I started this with the intention of sharing my horses story. Boy was I wrong. It ended up being about us, our journey and story together. It tells how God has worked in our life. I was hoping Smoke’s story would inspire or touch at least one person. Now I am hoping our story will inspire people to believe and not loose faith. I want to say thank you to my friend Rita for inspiring me to write this. I also wanted to thank a horse named Snickers and his friend Annie for sharing their story with the world. God has used these great horses the people from Western Days Ministries to inspire me to and serve God. I hope you enjoy, God Bless.
Twelve years ago this year a horse was born that would change my life forever, and I didn’t even know it. He was a grulla quarter horse named “Look of a Legend’ or “Schat” for short. I was sent a message through Facebook and knew my wife at the time would not turn down a free horse, especially one that was registered. So I decided to take on another “project horse” not really knowing anything about this horse.
On the three hour drive home I thought about what to name him. I decided on Smoke On The Water. “Smoke” for short. I got home about two in the morning and turned him out to pasture with the other horses. The next day I got Smoke out and realized I had my work cut out for me. Smoke was very high headed and very hot. He did try hitting me with his head when I was riding him, and he was mean and very pushy on the ground with no regards to anybody. He pushed me around and bit me many times. He had my whole arm in his mouth on several occasions. One night when I was feeding the horses, I was just about to open the gate to exit the feedlot, when I turned around and there was Smoke. He looked at me than my foot;. He did that about 3 or 4 times and than stepped on my foot and pushed me over. Smoke than looked at me than my chest and did that about 3 times. He than stepped on my chest and twisted his foot. I herd a loud crack and felt a lot of pain. I panicked, rolled out and came up swinging. I was in defensive mode. He finally backed away. I ended up with a cracked sternum.
After that I worked on building a bond with Smoke the rest of the winter. I did ask for Smoke’s forgiveness. It took me a lot of very frustrating rides on him to start to figure him out. He was always high headed and wanting to go. So, I let him go one day. We ran for about 3 or 4 miles until Smoke slowed down. When Smoke was slowing down I could see a beautiful smile on his face. He was truly happy. I later found out Smoke was never allowed to go above a walk in “training” or at all in eight years. I just recently found out he was shown in western showman ship when he was 5 years old. The young lady that showed him was always kind to him and treated him right. It wasn’t until he was put into training the next 3 years when his story changed. Smoke was a very small 5 year old. He was put into 2 different trainers over the next two-and-a-half years. Where the owner spent thousands of dollars trying to make him into something he’s not. He was hit in the knees when he wouldn’t stand to be trimmed. He also has rope burn on his back right leg from being tied up to trim his feet. They tried to use the fear method and all it did was turn Smoke into a train wreck. That first year we overcame a lot!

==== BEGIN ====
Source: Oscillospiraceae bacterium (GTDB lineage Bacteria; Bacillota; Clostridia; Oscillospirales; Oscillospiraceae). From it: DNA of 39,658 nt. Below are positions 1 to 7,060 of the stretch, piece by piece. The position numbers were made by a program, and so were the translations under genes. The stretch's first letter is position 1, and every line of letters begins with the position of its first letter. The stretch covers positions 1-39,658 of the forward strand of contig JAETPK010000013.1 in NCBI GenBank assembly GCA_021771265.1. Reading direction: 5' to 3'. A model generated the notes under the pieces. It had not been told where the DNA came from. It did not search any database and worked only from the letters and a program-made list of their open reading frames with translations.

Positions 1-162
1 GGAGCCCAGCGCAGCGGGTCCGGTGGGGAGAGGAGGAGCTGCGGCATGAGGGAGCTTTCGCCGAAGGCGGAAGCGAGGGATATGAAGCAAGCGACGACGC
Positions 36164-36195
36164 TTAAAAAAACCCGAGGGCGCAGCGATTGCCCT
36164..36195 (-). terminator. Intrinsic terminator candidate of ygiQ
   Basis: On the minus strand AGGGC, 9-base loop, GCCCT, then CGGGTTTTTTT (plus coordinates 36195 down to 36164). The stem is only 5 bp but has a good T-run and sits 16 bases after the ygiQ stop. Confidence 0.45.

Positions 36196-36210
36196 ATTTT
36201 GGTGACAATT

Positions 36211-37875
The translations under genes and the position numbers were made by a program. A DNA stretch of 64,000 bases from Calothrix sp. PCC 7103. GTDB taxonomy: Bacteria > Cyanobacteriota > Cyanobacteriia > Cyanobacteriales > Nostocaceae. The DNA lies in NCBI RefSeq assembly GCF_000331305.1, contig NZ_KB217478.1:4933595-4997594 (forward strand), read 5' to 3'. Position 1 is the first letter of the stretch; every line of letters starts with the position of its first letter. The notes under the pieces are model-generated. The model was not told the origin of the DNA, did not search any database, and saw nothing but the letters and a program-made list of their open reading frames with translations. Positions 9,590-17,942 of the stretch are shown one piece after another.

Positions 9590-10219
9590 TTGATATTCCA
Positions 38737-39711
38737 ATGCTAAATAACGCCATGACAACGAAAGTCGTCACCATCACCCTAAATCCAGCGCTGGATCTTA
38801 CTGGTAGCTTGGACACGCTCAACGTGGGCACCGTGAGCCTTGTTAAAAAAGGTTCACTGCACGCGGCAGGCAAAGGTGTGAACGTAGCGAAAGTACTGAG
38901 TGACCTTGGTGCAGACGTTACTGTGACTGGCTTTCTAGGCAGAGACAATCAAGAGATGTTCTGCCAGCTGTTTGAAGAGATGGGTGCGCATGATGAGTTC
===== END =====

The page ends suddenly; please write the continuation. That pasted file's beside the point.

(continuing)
I’m a firm believer in having an all around horse, just for the fact I cant afford a lot of horses. I needed Smoke to be able to work cattle and to be used for my son to ride as well. So he needed to learn how to neck rein. That was a task in its self. I taught Smoke two different kinds of neck reigning. Up high is for working and going fast and down low is to go slow and for kids riding him. I also had to teach Smoke how to move off of leg pressure. Once all of this was done it was time to learn how to rope. This didn’t go very well at all. I finally had enough one day and pulled my old cow horse Molly out (Who I retired the previous fall.) I could see smoke come into the feedlot to watch us, but he hung back. When I started to build a loop and roping he drew closer to the arena. I kept watching him out of the corner of my eye. He watched us closer and closer almost studying us. When I was done I looked at Smoke and he nodded his head and trotted off to the back pasture. I thanked Molly and turned her out. The very next day Smoke acted like he has been roped off of all of his life. I’ve never seen anything like it. By that fall we were roping and dragging pretty decent together.
I ended up getting a divorce and that spring we left my farm. The first day at the new place Smoke and I moved to, a big Percheron did a double leg kick at me. I didn’t have time to move but Smoke threw himself between us and took the full kick for me. Thankfully he didn’t get hurt and was just sore. We had to move 2 other times in the next two months. The last place I lived I boarded with a lady, she invited me to go to church. I was really scared and nervous to go. But I went. It was the first time I had ever been to a church and could relax. The people were great and I was able to really focus on the message. I started to look forward to going.